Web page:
Slideshare uses cookies to improve functionality and performance, and to provide you with relevant advertising. If you continue browsing the site, you agree to the use of cookies on this website. See our User Agreement and Privacy Policy.

Slideshare uses cookies to improve functionality and performance, and to provide you with relevant advertising. If you continue browsing the site, you agree to the use of cookies on this website. See our Privacy Policy and User Agreement for details.

Successfully reported this slideshow.

Like this presentation? Why not share!

- Evan Estola, Lead Machine Learning ... by MLconf 440 views
- Past, Present & Future of Recommend... by Justin Basilico 61712 views
- Factorization Meets the Item Embedd... by Dawen Liang 58707 views
- (Some) pitfalls of distributed lear... by Yves Raimond 60805 views
- Recommending for the World by Justin Basilico 62678 views
- Balancing Discovery and Continuatio... by Mohammad Hossein ... 59606 views

2,628 views

Published on

No Downloads

Total views

2,628

On SlideShare

0

From Embeds

0

Number of Embeds

1,082

Shares

0

Downloads

28

Comments

0

Likes

2

No embeds

No notes for slide

- 1. Emmys, Oscars, and Machine Learning Algorithms @ Netflix Scale November, 2013 Xavier Amatriain Director -‐ Algorithms Engineering -‐ Ne<lix @xamat
- 2. “In a simple Netlfix-style item recommender, we would simply apply some form of matrix factorization (i.e NMF)”
- 3. What we were interested in: § High quality recommendations Proxy question: § Accuracy in predicted rating § Improve by 10% = $1million!
- 4. From the Netflix Prize to today 2006 2013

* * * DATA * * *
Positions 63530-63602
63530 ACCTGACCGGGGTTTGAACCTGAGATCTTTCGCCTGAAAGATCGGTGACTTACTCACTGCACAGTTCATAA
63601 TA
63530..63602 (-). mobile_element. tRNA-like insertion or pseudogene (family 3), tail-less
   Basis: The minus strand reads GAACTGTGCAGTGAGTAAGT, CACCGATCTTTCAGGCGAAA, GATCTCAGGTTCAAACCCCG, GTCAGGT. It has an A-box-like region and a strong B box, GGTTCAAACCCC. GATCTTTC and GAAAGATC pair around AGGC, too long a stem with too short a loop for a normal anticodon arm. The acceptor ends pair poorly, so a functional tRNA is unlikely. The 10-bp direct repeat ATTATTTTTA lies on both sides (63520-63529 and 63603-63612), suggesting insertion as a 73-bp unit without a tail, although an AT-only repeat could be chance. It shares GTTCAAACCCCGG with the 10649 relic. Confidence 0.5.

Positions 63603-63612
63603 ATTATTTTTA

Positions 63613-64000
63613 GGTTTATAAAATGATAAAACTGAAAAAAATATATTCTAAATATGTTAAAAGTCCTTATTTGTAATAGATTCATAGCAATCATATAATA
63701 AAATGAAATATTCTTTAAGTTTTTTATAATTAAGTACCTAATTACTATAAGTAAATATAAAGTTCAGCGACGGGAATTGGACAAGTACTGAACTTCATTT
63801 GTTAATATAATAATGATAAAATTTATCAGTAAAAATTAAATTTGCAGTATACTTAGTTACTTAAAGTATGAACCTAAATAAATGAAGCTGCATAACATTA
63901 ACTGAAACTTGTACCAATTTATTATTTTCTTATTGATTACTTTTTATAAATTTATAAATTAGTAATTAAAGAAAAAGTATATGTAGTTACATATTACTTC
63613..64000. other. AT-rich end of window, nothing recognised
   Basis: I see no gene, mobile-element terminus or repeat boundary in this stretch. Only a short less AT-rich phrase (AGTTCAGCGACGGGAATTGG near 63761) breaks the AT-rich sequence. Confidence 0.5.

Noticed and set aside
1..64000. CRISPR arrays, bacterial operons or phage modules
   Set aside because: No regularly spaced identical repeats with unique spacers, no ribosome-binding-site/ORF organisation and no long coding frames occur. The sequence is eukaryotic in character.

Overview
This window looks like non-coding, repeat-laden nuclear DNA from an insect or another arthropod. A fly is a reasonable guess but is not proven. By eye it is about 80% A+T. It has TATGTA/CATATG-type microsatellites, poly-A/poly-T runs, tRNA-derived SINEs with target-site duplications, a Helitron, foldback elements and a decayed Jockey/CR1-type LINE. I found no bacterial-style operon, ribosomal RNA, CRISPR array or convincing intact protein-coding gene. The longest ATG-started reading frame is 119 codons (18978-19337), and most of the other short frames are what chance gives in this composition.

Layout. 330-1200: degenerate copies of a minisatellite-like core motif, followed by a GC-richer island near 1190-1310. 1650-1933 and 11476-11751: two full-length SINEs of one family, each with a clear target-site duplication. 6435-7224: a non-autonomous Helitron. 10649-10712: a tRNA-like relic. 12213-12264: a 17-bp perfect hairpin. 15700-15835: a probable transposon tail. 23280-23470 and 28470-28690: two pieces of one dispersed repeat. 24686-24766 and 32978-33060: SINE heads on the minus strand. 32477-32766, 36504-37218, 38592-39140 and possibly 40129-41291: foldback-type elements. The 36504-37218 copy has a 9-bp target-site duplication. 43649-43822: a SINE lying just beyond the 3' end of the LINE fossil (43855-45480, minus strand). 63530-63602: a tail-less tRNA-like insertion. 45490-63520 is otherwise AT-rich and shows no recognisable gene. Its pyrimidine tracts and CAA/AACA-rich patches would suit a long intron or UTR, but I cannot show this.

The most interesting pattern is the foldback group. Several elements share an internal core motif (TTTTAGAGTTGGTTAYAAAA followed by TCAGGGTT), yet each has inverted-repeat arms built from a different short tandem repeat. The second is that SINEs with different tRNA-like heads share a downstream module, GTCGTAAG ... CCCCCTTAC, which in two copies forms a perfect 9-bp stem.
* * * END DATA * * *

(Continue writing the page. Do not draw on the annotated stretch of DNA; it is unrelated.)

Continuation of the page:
- 5. Big Data @Netflix § > 40M subscribers § Ratings: ~5M/day Time § Searches: >3M/day Geo-information § Plays: > 50M/day Impressions Device Info § Streamed hours: Metadata Social Ratings o 5B hours in Q3 2013 Member Behavior Demographics
- 6. Smart Models § Regression models (Logistic, Linear, Elastic nets) § SVD & other MF models § Factorization Machines § Restricted Boltzmann Machines § Markov Chains & other graph models § Clustering (from k-means to HDP) § Deep ANN § LDA § Association Rules § GBDT/RF § …
- 7. Deep-dive into Netflix Algorithms
- 8. Rating Prediction
- 9. 2007 Progress Prize ▪ Top 2 algorithms ▪ SVD - Prize RMSE: 0.8914 ▪ RBM - Prize RMSE: 0.8990 ▪ Linear blend Prize RMSE: 0.88 ▪ Currently in use as part of Netflix’ rating prediction component ▪ Limitations ▪ Designed for 100M ratings, we have 5B ratings ▪ Not adaptable as users add ratings ▪ Performance issues
- 10. SVD - Definition A[n x m] = U[n x r] Λ [ r x r] (V[m x r])T ▪ A: n x m matrix (e.g., n documents, m terms) ▪ U: n x r matrix (n documents, r concepts) ▪ ▪ Λ: r x r diagonal matrix (strength of each ‘concept’) (r: rank of the matrix) V: m x r matrix (m terms, r concepts)
- 11. SVD - Properties ▪ ‘spectral decomposition’ of the matrix: = u1 u2 x λ1 λ2 ▪ ‘documents’, ‘terms’ and ‘concepts’: § U: document-to-concept similarity matrix § V: term-to-concept similarity matrix § Λ: its diagonal elements: ‘strength’ of each concept x v1 v2
- 12. SVD for Rating Prediction § User factor vectors § Baseline (bias) and item-factors vectors (user & item deviation from average) § Predict rating as § SVD++ (Koren et. Al) asymmetric variation w. implicit feedback § Where § are three item factor vectors § Users are not parametrized
- 13. Restricted Boltzmann Machines § Restrict the connectivity in ANN to make learning easier. § Only one layer of hidden units. § § Although multiple layers are possible No connections between hidden units. § Hidden units are independent given the visible states.. § RBMs can be stacked to form Deep Belief Networks (DBN) – 4th generation of ANNs
- 14. What about the final prize ensembles? ▪ Our offline studies showed they were too computationally intensive to scale ▪ Expected improvement not worth the engineering effort ▪ Plus, focus had already shifted to other issues that had more impact than rating prediction...
- 15. Ranking Ranking
- 16. Ranking § Ranking = Scoring + Sorting + Filtering bags of movies for presentation to a user § Factors § Accuracy § Novelty Key algorithm, sorts titles in most contexts § Diversity § Freshness § Goal: Find the best possible ordering of a set of videos for a user within a specific context in real-time § Scalability § § Objective: maximize consumption & “enjoyment” § …